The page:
J. D. Tuccile makes a great point about this IRS pity party.
Whether they worked in Manhattan or Peoria, IRS veterans talk about something else that kept them at the service: the feeling of camaraderie. It was nice that they appreciated one another, because nobody else did. "You go to a party, and if you say you are from the IRS, half the people move into the other room," says Richard Schickel, a former senior collections officer in Tucson who retired in December 2013. "After a while, your wife and relatives get tired of listening to your stories. They say, 'How could you take those people's houses and their businesses?' The only place you get understanding is with other IRS people."
I guess we're supposed to feel sorry for these IRS employees, but Mr. Tuccile makes an insightful observation:
You know...When the people who live with you and (let's assume) love you recoil from you in shock and horror because of your behavior so that the only refuge you can find is among others guilty of the same conduct, perhaps you should consider the possibility that you're doing something really bad.
I don't think that the families of most government employees feel this way -- IRS families may be unique. We should consider why this is the case.
Austin Bay rattles off a list of reasons that people don't trust President Obama -- using a weaving metaphor! What's not clear is whether the President intentionally or unintentionally over-promises and under-delivers.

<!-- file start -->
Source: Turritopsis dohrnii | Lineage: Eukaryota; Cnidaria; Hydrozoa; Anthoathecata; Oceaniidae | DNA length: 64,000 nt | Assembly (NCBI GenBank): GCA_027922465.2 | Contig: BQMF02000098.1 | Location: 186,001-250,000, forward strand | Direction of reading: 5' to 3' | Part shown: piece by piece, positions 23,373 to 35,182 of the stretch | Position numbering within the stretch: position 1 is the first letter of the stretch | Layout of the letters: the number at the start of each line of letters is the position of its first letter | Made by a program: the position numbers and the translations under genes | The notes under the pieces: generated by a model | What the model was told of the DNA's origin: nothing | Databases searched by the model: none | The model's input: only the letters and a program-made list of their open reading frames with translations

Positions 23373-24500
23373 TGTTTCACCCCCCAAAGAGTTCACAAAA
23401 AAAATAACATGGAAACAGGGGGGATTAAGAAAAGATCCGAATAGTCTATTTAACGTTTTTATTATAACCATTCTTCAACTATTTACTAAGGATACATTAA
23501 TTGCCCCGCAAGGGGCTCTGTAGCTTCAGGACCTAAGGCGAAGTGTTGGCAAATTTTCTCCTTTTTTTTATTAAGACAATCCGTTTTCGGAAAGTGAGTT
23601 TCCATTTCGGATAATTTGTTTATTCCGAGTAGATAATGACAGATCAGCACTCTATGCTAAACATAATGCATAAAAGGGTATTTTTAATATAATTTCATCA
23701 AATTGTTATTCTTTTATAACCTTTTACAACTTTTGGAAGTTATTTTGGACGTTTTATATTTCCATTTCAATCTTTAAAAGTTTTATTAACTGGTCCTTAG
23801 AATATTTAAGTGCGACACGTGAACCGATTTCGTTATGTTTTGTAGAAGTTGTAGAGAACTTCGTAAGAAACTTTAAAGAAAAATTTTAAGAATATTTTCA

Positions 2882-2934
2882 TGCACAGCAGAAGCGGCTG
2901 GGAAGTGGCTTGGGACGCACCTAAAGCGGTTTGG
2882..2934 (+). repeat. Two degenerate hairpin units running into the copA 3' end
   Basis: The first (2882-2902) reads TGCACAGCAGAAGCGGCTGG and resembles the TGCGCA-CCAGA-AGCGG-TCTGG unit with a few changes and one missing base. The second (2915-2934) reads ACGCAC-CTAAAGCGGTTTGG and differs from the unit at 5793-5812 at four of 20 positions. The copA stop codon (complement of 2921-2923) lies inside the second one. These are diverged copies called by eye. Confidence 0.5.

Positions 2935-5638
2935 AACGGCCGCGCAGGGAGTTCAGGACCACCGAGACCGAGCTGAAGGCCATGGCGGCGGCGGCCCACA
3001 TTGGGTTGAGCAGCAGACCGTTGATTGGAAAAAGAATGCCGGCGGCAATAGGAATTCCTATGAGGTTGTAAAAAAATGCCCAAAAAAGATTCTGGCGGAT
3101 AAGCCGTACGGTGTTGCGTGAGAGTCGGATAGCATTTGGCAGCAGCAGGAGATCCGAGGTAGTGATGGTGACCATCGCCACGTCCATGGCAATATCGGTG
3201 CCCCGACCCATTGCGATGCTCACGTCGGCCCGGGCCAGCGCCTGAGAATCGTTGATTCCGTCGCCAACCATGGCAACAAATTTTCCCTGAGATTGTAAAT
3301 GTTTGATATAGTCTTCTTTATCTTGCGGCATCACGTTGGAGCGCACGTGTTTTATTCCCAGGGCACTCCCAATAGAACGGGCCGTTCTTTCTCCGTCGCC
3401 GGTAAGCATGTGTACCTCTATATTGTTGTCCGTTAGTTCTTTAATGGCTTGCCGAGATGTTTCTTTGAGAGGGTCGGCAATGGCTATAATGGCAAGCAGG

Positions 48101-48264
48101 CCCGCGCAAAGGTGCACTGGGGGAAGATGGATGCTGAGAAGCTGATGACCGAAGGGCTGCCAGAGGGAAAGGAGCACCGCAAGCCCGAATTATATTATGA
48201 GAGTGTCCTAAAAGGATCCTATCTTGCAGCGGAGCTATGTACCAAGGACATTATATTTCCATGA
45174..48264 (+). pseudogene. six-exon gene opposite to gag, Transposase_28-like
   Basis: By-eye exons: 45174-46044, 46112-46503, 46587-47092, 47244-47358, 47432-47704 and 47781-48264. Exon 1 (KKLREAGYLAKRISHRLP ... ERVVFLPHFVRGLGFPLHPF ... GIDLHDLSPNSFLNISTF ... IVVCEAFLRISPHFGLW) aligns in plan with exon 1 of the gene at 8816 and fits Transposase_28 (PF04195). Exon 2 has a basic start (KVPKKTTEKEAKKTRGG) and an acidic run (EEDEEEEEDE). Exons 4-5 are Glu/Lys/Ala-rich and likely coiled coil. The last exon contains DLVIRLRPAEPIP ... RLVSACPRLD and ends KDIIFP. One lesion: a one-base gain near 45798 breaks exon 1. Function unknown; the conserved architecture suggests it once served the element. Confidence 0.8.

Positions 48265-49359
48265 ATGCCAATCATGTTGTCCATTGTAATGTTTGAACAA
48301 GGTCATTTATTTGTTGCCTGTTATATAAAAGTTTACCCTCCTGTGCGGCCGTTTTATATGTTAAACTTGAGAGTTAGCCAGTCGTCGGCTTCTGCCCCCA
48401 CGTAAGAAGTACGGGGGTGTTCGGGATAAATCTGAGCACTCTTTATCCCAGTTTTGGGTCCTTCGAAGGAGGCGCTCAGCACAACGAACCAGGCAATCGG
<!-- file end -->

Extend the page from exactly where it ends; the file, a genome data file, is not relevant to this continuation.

Obama's "historic understanding" has the sad woof and warp of so many of his administration's domestic and international policy efforts: glowing, inspirational, dramatic rhetoric disguising episodic, hodge-podge, ill-considered, poorly planned and often hastily organized operations. "If you like your doctor, you can keep your doctor" is a domestic example. When Obamacare arrived, many Americans learned they could not keep their preferred doctor. Obama said Americans would eventually love the health care law. A substantial majority despises the legislative monstrosity. Now a foreign policy example: Obama's promise to "reset" U.S.-Russia relations. For Vladimir Putin, Obama's reset was a setup. Putin's Russia is now a neo-Fascist expansionary nuclear power slowing carving and digesting Ukraine. Obama's "red line" threat to punish Syria's Assad regime if it used chemical weapons against civilians, and his failure to do so when the Syrians used nerve gas, is another example.
Obama has an enormous trust problem; the man does not keep his word. But his obedient, word-mongering national media corps consistently fails to call him on this grand malfeasance.